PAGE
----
The court filing in the southern district of New York said it has negotiated a deal with stakeholders “for a consensual recapitalization” that will get debt off its balance sheet and “immediately position it for sustainable long-term growth”.
The announcement comes only weeks after Virgin Atlantic announced it had secured funding to survive for another 18 months.
Here’s the full story from my colleague in New York, Dominic Rushe:
Brazil records another 51,603 cases
Brazil has seen another 51,603 people contract Covid-19 in the past 24 hours, and 1,154 have died, the health ministry said on Tuesday.
The country has registered more than 2.8 million cases of the virus since the pandemic began, while the official death toll from COVID-19 has risen to 95,819, according to ministry data, in the world’s worst coronavirus outbreak after the United States.
One of them is a government minister, Jorge Oliveira, secretary of the presidency, who on Tuesday became the eighth member of the government to be confirmed with the virus.
Morning/afternoon/evening. I’m Martin Farrer and welcome to the new live blog with updates from across the world on the coronavirus pandemic.
The main developments of the past 24 hours are:
- European countries are struggling to contain a seond wave of infections several weeks after the end of the initial lockdown. In France, authorities say they could lose control of the outbreak “at any time”, experts say Germmnay is already in a second wave, Greece reported its biggest rise in caxes for weeks and cases in the Netherlands have doubled in the past week.
- Donald Trump has given a news conference at which he said that the steep rise in cases in the US have not been accompanied by a “significant” rise in deaths.
- Earlier the US president floundered in an interview with Axios in which he said Covid-19 was “under control” in the US despite around 1,000 deaths a day. “It is what it is,” he said. Joe Biden has told him to “step up and do your job”.
- UK opposition leader Keir Starmer has told Boris Johnson that has one month to sort the country’s failing test and trace system or it faces a “bleak winter” grappling with a resurgence of cases..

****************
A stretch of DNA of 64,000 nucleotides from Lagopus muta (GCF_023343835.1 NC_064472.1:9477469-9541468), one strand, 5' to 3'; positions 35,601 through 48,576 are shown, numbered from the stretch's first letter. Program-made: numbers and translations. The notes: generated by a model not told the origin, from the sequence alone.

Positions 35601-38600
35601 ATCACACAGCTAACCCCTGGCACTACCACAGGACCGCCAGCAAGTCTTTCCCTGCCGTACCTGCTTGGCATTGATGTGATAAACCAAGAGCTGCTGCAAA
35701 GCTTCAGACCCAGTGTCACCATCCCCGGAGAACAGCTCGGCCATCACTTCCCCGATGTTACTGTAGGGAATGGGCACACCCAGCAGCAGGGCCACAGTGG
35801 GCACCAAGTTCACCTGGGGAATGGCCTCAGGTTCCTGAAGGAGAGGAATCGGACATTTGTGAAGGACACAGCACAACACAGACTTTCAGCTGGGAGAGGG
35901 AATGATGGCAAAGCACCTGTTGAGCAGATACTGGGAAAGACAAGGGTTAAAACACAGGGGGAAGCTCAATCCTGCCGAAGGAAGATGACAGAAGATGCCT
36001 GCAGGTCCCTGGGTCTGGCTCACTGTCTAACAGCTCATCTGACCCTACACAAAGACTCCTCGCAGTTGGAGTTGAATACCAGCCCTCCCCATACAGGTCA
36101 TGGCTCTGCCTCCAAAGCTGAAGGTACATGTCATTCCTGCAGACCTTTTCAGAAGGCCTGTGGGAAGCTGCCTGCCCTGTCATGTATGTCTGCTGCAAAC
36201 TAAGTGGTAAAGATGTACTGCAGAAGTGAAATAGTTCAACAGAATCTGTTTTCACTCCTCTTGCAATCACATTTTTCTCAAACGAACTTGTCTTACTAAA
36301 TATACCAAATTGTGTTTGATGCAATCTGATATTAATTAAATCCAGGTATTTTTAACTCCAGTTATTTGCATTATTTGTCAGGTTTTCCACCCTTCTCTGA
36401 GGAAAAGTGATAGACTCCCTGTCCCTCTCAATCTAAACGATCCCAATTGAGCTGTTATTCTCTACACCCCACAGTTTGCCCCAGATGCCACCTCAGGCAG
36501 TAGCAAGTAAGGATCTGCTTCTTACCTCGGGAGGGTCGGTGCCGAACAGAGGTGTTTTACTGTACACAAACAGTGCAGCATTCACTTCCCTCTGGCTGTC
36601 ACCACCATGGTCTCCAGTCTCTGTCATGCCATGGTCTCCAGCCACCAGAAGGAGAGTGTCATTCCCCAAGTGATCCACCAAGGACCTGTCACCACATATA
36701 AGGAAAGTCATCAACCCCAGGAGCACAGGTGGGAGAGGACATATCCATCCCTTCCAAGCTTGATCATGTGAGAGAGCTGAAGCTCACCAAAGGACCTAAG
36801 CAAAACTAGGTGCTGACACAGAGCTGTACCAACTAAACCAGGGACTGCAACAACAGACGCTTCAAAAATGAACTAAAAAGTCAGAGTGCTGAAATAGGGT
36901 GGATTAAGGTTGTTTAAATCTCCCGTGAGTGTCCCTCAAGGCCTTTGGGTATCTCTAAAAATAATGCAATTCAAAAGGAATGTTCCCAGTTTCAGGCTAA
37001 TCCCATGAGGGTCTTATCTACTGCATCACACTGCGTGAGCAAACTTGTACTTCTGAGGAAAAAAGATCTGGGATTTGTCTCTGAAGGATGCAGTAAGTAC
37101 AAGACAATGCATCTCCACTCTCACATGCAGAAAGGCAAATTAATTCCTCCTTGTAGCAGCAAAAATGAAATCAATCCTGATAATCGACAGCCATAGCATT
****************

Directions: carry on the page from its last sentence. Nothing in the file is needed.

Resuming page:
- Rafael Nadal has withdrawn from the US Open over Covid concerns. The four-time winner at Flushing Meadows does not want to travel to the United States while Covid-19 cases are on the rise.
- Turkey has tightened containment measures after the virus rebounded in recent weeks. There will be new daily quarantine inspections, new tracing oversights and measures for weddings and funerals, after new daily cases jumped above 1,000 for the first time in three weeks.
- Ireland cancels plans to re-open pubs on Monday. The Irish prime minister announced that further plans for easing of lockdown measures are to be put on hold and face coverings will be mandatory in shops from 10 August.
- Nurses in the virus-stricken Australian state of Victoria have pleaded for more protective equipment as hundreds of healthcare workers have contracted the disease.
- San Quentin prison in California is in the grip of a serious outbreak of Covid-19. Three inmates have died since Sunday and there are 168 positive cases inside the jail.
- Germany’s football league is ready for fans to return under certain conditions such as no alcohol being sold at grounds. The Bundesliga’s 36 professional clubs have decided on a uniform procedure for the possible return of some fans to the stadiums, if authorities give the go-ahead.
- Danish state epidemiologist advises against lockdown easing. Kare Molbak said he could not recommend proceeding to the next phase of reopening society during the coronavirus outbreak.